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Maeglin Dubh
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Re: What are you reading right now?

Post by Maeglin Dubh »

I would contend that Eragon (and company) are the Twilight of the geek world.

Everyone reads them, but there's a small faction of us who realize just how terrible they really are.
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Re: What are you reading right now?

Post by Corvvs »

Maeglin Dubh wrote:I would contend that Eragon (and company) are the Twilight of the geek world.

Everyone reads them, but there's a small faction of us who realize just how terrible they really are.
Yes. Absolutely. The plot of Star Wars + the setting of Lotr with a few tweaks, presented in a deluge of cliches and predictable events, culminating in a contrived ending. That's just the first book though - I stopped after that. Maybe it got better? Probably not. :|

Just as there are so many Star Wars sci-fi books that have swamped the sci-fi market, Tolkien imitators, and now imitators of imitators, have flooded the fantasy section of my local bookstore with their drivel. Makes me sad.
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Re: What are you reading right now?

Post by Velensk »

For what it's worth, it seems that most of the people who edit the TV tropes wiki agree with you (I do too, however I never got through the first book so I'm going to avoid saying anything about it).
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Re: What are you reading right now?

Post by Jequ »

I am attempting to read an original (english) Lee Child's book which I found from our cottage on hire for tourists. Some English tourists has left it to there. I don't know the name of the book because the cover is missing. Its hero is Jack Reacher so I must be Child's. I have nearly read ten pages of it... :?

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Re: What are you reading right now?

Post by Rex Umbrarum »

Limabean wrote:
Rex Umbrarum wrote:I assume you're talking about the novelization of Nightfall. The original short story is probaly the greatest of all time, but streaching it out into a book made it lose some of the impact.

Oh, and I'm reading Brisingr by Christopher Paolini. Seems okay so far, and the plot is getting more original as compared to the fist two (barely)
that's right, I guess i'll have to check out the short story once i'm done with the novel
Well, the short story is just one section from the novel with a few alterations, so reading the short story after reading the novel would be like rereading part of the book. I think the reason I don't like the novel as much is because the short story was just so fantastic it would be impossible for the entire book to reach that level.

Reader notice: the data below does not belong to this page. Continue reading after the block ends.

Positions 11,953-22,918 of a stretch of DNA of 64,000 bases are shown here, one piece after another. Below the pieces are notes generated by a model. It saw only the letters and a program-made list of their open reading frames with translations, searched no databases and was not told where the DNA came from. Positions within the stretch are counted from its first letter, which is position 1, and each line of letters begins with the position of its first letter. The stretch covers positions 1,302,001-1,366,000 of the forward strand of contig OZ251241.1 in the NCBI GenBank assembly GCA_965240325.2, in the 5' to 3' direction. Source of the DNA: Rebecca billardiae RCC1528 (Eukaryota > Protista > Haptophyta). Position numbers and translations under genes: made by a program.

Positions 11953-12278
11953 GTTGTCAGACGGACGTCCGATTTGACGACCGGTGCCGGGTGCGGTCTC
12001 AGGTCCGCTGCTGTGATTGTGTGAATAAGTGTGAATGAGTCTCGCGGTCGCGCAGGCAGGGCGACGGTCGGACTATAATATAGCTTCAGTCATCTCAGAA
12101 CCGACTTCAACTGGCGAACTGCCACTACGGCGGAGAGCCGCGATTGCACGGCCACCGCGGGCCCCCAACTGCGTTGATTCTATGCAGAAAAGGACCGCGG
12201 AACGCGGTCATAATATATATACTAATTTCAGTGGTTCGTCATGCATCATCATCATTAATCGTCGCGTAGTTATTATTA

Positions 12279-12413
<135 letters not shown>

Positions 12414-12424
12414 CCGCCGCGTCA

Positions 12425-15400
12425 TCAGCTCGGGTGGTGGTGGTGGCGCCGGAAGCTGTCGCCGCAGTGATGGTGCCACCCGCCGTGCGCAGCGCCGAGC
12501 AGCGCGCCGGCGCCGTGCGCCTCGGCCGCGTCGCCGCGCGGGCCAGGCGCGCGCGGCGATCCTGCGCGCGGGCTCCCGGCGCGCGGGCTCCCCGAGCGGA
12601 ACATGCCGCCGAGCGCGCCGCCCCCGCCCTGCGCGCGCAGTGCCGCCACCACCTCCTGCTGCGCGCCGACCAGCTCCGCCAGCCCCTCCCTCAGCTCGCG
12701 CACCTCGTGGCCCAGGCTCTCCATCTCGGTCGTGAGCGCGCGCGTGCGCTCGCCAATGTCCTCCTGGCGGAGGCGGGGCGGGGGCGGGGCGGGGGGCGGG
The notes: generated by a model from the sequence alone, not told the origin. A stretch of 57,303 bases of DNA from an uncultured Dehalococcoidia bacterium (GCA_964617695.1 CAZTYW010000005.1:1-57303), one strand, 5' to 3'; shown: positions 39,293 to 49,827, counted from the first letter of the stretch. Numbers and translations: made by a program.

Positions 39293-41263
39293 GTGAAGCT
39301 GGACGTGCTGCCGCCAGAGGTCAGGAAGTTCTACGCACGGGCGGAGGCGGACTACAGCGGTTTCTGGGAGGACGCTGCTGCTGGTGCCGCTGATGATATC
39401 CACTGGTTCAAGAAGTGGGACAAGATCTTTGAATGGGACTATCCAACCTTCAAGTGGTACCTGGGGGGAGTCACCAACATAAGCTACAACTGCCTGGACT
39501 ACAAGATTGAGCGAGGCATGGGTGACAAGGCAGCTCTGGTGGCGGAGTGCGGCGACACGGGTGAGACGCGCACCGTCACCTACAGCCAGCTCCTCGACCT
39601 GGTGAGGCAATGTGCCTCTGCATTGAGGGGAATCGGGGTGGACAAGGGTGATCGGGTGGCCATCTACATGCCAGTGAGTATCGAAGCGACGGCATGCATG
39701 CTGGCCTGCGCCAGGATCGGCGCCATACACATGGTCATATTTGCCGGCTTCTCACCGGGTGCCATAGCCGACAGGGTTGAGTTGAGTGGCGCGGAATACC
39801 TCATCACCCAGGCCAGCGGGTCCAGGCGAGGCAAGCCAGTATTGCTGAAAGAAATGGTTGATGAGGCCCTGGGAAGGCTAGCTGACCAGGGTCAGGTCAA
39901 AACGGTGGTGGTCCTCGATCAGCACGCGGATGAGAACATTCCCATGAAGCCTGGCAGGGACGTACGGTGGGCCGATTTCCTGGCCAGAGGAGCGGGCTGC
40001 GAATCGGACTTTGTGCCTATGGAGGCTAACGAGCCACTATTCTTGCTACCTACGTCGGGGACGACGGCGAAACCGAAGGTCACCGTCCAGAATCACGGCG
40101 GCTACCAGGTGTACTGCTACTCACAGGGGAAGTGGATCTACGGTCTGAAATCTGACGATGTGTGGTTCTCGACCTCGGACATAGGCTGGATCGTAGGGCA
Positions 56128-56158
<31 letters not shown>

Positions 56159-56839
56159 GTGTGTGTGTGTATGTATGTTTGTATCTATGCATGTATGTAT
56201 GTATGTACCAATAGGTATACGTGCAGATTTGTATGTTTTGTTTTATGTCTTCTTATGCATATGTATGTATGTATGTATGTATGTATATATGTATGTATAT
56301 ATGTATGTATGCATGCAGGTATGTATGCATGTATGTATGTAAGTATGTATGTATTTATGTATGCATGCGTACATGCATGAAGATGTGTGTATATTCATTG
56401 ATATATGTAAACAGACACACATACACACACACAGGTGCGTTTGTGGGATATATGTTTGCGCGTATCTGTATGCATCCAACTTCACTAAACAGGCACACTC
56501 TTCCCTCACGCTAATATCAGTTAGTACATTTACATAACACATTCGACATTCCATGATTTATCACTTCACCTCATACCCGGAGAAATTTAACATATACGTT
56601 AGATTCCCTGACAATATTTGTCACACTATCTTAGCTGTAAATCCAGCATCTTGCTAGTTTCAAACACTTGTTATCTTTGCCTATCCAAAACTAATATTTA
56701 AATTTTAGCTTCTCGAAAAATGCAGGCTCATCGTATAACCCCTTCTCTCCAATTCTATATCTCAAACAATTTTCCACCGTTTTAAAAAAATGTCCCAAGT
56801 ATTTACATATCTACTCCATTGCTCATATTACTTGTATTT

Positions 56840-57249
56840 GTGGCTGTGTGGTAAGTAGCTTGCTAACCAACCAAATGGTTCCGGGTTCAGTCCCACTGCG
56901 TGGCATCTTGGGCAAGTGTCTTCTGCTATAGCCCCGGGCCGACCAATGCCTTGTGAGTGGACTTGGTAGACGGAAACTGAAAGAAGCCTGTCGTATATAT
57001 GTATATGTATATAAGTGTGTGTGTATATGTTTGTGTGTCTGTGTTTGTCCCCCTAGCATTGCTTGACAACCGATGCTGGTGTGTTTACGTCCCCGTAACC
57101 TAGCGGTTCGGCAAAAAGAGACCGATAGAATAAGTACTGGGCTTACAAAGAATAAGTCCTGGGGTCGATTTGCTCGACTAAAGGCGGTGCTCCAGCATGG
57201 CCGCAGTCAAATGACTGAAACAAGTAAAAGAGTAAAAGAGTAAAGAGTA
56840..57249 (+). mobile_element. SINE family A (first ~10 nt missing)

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Re: What are you reading right now?

Post by Crushmaster »

I'm currently reading a book called "Knowing God's Will - Biblical Principles of Guidance".
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Re: What are you reading right now?

Post by Noy »

Nice to see this thread started...

So Two books:

Weiner and Banuazizi (eds.) The State, Religion and Ethnic Politics: Afghanistan, Iran and Pakistan
(Not that anyone cares) Its an older book from 1986, (Not that anyone cares) but it has one of the few articles discussing the identities of Afghan citizens... kinda important in today's context.


Doris Kearns Goodwin Team of Rivals

I'm kinda ashamed to admit that I haven't read this book; it came out in 2006 and is s now considered essential reading because it reportedly influenced how Obama has made his cabinet choices. Its a fairly easy read, yet very very long and detailed.
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Re: What are you reading right now?

Post by Turuk »

Noy wrote:Doris Kearns Goodwin Team of Rivals

I'm kinda ashamed to admit that I haven't read this book; it came out in 2006 and is s now considered essential reading because it reportedly influenced how Obama has made his cabinet choices. Its a fairly easy read, yet very very long and detailed.
Do not be, the fact that you are reading it at all is good enough. I picked it up on a whim when it first was published and loved it. I did not know the little tidbit about Obama though, I will have to look into more on that.
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Re: What are you reading right now?

Post by Noy »

Turuk wrote:
Noy wrote:Doris Kearns Goodwin Team of Rivals

I'm kinda ashamed to admit that I haven't read this book; it came out in 2006 and is s now considered essential reading because it reportedly influenced how Obama has made his cabinet choices. Its a fairly easy read, yet very very long and detailed.
Do not be, the fact that you are reading it at all is good enough. I picked it up on a whim when it first was published and loved it. I did not know the little tidbit about Obama though, I will have to look into more on that.